Scoop: U.S. and UAE discuss strategic security agreement
The Biden administration and the United Arab Emirates are discussing a possible strategic agreement that would give the Gulf country certain U.S. security guarantees, two current and former U.S. officials told me.
Why it matters: The discussions began last November, but became more serious after the UAE and Biden administration eased tensions in late March. Relations had been strained over what the Emiratis saw as a slow and weak U.S. response to the Houthi missile and drone attacks on Abu Dhabi in January.
Driving the news: In recent months, the Biden administration and the UAE began discussing what they called a “Strategic Framework Agreement."
- It came at the suggestion of the Emiratis, who see any deal as a sign that the U.S. is committed to the Gulf country's security, current and former U.S. officials said.
- The Biden administration has already sent a draft agreement to the UAE, according to the officials. White House Middle East coordinator Brett McGurk visited Abu Dhabi last week to discuss the issue.
- The draft agreement includes a component on defense and security but also covers economic, trade, science and technology issues, a source briefed on the issue said.
Flashback: Relations between the U.S. and the UAE were strained after a Houthi missile attack on Abu Dhabi in January.
- When former CENTCOM commander Gen. Kenneth McKenzie visited Abu Dhabi in February, then-Crown Prince Mohammed Bin Zayed refused to meet with him because it had taken him 22 days to make the trip.
- The Emiratis were also disappointed that the Biden administration declined their request to redesignate the Houthis as a terror organization.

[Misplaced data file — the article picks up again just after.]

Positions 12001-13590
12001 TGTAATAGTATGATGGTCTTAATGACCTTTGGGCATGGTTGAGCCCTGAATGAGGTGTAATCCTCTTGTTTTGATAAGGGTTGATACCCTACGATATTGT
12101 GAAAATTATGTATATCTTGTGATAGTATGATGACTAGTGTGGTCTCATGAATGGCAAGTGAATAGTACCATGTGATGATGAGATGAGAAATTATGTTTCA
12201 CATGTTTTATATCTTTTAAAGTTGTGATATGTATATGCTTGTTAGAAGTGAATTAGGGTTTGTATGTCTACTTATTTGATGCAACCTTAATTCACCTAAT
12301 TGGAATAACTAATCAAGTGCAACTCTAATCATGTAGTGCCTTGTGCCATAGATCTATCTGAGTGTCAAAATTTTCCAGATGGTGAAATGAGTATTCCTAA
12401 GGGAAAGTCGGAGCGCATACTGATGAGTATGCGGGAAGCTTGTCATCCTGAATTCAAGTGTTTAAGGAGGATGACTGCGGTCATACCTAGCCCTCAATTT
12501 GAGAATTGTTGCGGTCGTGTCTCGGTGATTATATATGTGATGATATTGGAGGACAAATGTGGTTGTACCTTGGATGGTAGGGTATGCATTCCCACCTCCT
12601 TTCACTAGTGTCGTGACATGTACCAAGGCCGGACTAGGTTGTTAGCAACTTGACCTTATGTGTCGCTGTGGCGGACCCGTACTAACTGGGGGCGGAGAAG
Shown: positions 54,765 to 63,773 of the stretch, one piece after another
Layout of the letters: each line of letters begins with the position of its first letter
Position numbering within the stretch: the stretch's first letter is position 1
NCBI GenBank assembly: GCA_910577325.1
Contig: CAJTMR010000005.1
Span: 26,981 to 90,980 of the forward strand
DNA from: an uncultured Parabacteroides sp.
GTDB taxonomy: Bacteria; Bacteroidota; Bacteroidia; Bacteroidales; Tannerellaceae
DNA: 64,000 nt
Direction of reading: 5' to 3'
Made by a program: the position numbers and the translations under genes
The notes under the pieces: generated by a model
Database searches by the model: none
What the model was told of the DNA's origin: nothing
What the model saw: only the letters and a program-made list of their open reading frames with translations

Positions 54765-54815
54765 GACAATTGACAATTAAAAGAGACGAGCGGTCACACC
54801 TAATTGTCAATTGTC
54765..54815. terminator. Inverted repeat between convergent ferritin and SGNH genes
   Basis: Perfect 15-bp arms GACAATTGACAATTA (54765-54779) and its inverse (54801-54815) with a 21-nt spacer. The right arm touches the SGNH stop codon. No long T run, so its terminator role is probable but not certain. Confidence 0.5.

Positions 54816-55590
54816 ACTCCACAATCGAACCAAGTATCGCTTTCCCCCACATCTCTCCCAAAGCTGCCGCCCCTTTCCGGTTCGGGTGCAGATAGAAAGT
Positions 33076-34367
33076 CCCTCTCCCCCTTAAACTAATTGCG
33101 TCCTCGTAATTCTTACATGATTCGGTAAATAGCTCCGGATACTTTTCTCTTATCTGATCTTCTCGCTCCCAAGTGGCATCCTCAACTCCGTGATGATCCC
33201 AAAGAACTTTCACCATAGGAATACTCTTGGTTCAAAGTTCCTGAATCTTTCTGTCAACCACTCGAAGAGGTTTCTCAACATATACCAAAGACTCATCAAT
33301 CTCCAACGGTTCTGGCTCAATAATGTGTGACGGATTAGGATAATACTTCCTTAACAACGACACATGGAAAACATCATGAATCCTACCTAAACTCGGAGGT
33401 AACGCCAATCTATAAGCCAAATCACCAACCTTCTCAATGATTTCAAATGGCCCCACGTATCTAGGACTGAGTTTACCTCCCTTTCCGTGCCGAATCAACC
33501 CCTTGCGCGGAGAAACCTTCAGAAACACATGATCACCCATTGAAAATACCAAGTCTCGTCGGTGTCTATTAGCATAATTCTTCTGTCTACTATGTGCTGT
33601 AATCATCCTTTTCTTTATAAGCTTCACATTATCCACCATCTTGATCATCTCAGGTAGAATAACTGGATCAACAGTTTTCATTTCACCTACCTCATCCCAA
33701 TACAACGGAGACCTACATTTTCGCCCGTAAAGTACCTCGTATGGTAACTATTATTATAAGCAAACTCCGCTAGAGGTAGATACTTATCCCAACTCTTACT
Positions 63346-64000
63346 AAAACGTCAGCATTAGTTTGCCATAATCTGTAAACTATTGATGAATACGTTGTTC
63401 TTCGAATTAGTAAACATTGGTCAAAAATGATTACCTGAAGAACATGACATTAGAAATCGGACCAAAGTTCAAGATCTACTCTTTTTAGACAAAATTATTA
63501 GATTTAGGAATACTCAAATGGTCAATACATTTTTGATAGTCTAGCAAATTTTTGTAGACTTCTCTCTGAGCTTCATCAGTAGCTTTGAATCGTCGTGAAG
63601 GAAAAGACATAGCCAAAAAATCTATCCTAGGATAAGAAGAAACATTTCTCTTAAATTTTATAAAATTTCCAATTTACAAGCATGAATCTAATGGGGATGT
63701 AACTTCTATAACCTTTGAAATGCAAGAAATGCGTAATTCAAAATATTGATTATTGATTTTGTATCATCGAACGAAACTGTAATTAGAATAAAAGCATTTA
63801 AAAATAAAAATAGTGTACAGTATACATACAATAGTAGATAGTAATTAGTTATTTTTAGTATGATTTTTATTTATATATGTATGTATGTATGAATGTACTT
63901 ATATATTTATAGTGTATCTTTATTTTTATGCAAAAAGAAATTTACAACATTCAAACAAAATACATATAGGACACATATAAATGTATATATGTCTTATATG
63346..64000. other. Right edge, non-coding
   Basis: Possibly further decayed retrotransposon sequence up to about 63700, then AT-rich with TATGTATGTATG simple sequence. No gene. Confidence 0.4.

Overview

- The Emirati frustration led the UAE to abstain from a UN Security Council vote on condemning the Russian invasion of Ukraine. The UAE did vote in favor of a similar resolution days later — after lobbying from the U.S. and Israel.
- In April, Secretary of State Tony Blinken met MBZ in Morocco and apologized for the U.S. response to the Houthi attacks. That meeting led to the easing of tensions and to discussions about the security agreement.
- Vice President Kamala Harris traveled to the UAE last month with a high-level delegation to share condolences after the death of President Khalifa Bin Zayed.
- U.S. officials told me the delegation, which also included the secretary of state and the secretary of defense, was a way to signal the U.S. is committed to its relationship with the UAE.
What to watch: The Biden administration is ready to give certain commitments to the UAE as part of an agreement, but it is still unclear how far the U.S. will be willing to go.
- Discussions are expected to continue in the coming weeks.
- The White House declined to comment.
Worth noting: The UAE already has an agreement with France that includes a defense commitment if the UAE is attacked.